While the definition of physical fitness can be a little complex or unclear and the definition of physical fitness can vary, most government health agencies and exercise scientists agree that there are 5 components of physical fitness related to health. These components provide a fairly accurate representation of how fit and healthy the body is as a whole (total or overall fitness). The 5 components are cardiovascular fitness (also referred to as cardio-respiratory endurance or cardiovascular endurance), muscular strength, muscular endurance, flexibility, and body composition.
Let’s take a closer look at these components individually.
1.) Cardiovascular fitness (or cardio-respiratory endurance or cardiovascular endurance)
Of the 5 components, cardiovascular fitness is the cornerstone that creates the pathway to improving your other fitness levels.
Cardiovascular fitness is the efficiency with which the body (the heart and lungs) delivers oxygen and nutrients to the required working muscles and transports waste products from the cells over a sustained period of time. Or to put it another way, it’s the ability of your heart and lungs to work together to provide the necessary oxygen and fuel to your body without quickly reaching a high level of fatigue and tiredness.
In our daily lives, we need cardiovascular fitness to handle the physical tasks and all of the “running around” we do.
A common test of cardiovascular fitness usually involves some type of sustained running. But typical examples of physical activities that relate to cardiovascular fitness are jogging, swimming, cycling, brisk or speed walking and any type of aerobic exercises. Aerobic exercise is the best way to improve cardiovascular fitness.
2.) Muscular strength
Muscular strength is the maximum amount of force (weight or heavy resistance) a muscle or muscle group can generate in a single effort to the point that no more repetitions can be done without rest. Muscular strength is quite the opposite of cardiovascular fitness in regards to the fact that cardiovascular fitness is measured over a certain period of time. While on the other hand, muscular strength is measured in one repetition.
In our daily lives, we need modest levels of strength to be able to perform everyday physical tasks like lifting, moving, carrying, etc.
A common test to measure upper body strength is some type of weightlifting exercise, such as the bench press. Anaerobic weightlifting exercises like the bench press, leg press, shoulder press, or bicep curls are examples of the best ways to improve muscular strength.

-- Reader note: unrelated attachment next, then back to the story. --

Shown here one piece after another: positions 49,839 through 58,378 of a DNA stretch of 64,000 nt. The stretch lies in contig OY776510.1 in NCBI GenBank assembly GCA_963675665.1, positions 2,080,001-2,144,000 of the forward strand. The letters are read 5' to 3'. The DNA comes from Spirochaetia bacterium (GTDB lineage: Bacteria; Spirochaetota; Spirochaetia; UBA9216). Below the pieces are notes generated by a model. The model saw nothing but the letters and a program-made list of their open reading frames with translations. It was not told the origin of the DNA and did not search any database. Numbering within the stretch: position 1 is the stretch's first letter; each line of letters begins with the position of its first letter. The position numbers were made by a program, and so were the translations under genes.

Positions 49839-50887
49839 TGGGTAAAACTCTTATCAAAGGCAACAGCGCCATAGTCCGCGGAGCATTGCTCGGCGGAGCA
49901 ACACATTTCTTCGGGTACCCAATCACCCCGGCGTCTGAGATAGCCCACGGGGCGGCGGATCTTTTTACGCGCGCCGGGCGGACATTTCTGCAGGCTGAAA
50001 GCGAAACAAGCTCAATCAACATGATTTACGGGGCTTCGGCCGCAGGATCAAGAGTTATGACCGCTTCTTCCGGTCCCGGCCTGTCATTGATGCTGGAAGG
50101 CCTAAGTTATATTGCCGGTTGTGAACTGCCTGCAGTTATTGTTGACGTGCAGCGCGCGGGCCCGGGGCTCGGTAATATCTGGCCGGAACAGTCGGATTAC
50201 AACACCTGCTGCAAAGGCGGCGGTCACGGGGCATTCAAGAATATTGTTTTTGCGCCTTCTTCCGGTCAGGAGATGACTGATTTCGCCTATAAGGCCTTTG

3.) Muscular endurance
Muscular endurance is the ability of a muscle or group of muscles to perform repeated movements (or to hold a particular position) with less than maximum force for an extended period of time or until muscular fatigue. Or, to put it simplistically, it’s how long your muscles can do something before getting too exhausted to finish.
Be careful not to confuse muscular endurance with muscular strength. While they can work together, they are definitely not the same. For many athletes, there may be a need to distinguish between muscular strength and muscular endurance. But for everyday people who want to easily perform their daily routines, are trying to stay healthy and fit, and just want to enjoy physical activities like hiking, biking, or just playing in the park with their children, muscular endurance plays a major role in fitness.
Common testing for muscular endurance can be dynamic (the ability to repeat contractions) or static (the ability to sustain a contraction). Dynamic tests would be to see how many push-ups or sit-ups, for example, a person can complete in a designated amount of time (e.g. 30 seconds, a minute, or maybe longer). Or, without being timed, the person could do as many repetitions of the exercise as they could until they couldn’t do anymore. An example of a static test would be the flexed-arm hang whereby the performer hangs on a bar until the designated stopping time or until they become too weak to continue hanging.